G. Manteil
1856 BMJ (Clinical Research Edition)  
FiR. 9, 1856. A88OCIATION MEDICL JOURNAL 118 lave been in opeation to produce such a remarkable and gradual decrease. To this I beg to direct attention. " The salary remaining the same each year, this diminution is, of course, attributable to something afedting the extras; and her, not being unmindful of the fact that such extas are liable to considerable fluctuation, because they are made up partly of accidents, I would beg to mention that many poor women, who are altogether and entirely
more » ... s on the paribs, and who are receiving medical relief for themselves, their childrm, and their husbands, throughout the whole year, are yet refused an order for attendance in confinement. This refusal operates prejudicially in many ways; for it deprives the medical officer of his fee; and such fees being amongst the extras, are important to him, as they contribute, in some degree, to ameliorate his condition, and it acts prejudicially to the paupers themselves, in preventing their having seasonable and proper attendance; for those who cannot obtain orders are often attended by a midwife, and whben the confinement is fairly over, but not before, an order is granted, by which the whole responsibility of the case is thus shifted upon the medical officer, without any kind of remuneration whatever. A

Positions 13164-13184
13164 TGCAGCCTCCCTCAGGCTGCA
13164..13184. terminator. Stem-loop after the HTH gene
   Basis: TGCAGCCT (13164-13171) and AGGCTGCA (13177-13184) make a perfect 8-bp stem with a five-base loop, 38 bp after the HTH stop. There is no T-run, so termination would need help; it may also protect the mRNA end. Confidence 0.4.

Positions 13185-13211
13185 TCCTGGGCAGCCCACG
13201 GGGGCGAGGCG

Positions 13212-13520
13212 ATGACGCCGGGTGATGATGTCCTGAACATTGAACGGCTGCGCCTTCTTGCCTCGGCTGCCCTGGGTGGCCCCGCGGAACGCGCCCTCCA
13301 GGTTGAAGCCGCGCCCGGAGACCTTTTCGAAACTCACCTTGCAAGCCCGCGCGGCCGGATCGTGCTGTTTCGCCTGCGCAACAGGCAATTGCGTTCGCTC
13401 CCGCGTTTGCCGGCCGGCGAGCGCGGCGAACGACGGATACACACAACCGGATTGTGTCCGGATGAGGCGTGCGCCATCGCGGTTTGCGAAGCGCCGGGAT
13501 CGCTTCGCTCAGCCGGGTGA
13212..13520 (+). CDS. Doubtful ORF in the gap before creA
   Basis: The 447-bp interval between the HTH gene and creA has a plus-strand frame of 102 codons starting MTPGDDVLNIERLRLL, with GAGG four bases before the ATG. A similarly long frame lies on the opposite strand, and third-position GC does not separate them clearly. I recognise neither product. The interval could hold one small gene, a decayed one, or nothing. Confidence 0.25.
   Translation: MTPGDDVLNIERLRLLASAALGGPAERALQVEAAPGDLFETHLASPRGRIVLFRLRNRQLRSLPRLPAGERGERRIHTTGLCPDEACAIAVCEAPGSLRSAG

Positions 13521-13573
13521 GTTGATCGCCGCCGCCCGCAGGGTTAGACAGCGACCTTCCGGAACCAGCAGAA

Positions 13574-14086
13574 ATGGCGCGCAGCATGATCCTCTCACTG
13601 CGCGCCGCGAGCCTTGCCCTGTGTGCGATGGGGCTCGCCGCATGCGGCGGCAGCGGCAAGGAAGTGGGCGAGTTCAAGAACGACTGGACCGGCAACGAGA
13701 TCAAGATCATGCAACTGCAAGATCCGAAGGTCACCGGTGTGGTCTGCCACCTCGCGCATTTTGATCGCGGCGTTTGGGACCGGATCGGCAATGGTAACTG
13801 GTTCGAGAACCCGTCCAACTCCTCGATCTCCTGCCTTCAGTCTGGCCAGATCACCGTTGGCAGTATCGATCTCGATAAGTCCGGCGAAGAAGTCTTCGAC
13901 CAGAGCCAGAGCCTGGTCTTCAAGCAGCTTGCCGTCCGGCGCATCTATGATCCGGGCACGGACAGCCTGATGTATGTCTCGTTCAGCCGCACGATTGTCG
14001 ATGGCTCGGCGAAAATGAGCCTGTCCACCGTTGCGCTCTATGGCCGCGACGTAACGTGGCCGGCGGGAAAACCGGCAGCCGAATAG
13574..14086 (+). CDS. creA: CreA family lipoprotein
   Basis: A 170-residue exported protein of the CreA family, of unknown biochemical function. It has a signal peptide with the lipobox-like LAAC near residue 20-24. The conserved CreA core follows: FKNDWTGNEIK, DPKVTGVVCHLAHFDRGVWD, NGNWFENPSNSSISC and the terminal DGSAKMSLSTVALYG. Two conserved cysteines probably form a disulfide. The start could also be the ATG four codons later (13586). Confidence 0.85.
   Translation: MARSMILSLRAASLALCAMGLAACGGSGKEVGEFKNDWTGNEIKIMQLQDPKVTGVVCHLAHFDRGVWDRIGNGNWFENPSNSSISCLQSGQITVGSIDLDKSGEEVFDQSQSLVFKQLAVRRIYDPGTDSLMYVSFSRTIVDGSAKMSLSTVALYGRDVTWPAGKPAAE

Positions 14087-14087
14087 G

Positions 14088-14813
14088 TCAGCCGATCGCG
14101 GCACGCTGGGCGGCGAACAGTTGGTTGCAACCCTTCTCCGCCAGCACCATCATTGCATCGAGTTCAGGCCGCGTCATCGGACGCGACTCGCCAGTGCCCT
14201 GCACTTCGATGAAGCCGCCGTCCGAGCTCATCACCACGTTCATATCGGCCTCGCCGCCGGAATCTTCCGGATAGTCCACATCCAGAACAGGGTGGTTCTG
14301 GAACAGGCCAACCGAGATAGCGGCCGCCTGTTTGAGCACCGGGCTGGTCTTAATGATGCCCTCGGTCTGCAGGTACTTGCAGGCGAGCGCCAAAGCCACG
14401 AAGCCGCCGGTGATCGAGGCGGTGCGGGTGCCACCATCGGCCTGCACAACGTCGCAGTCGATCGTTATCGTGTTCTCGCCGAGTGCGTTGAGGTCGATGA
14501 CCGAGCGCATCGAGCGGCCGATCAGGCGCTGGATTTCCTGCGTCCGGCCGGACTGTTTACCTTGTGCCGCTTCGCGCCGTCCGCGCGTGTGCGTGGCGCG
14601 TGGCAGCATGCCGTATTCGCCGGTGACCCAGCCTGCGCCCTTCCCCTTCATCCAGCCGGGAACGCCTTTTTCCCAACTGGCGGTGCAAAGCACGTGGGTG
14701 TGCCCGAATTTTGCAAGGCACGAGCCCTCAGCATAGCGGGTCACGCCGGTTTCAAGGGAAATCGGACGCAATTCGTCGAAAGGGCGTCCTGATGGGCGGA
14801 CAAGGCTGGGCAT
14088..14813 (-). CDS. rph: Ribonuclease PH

doi:10.1136/bmj.s3-4.162.113-a fatcat:iwirutdx5vhvjbcrtjxfzgzccq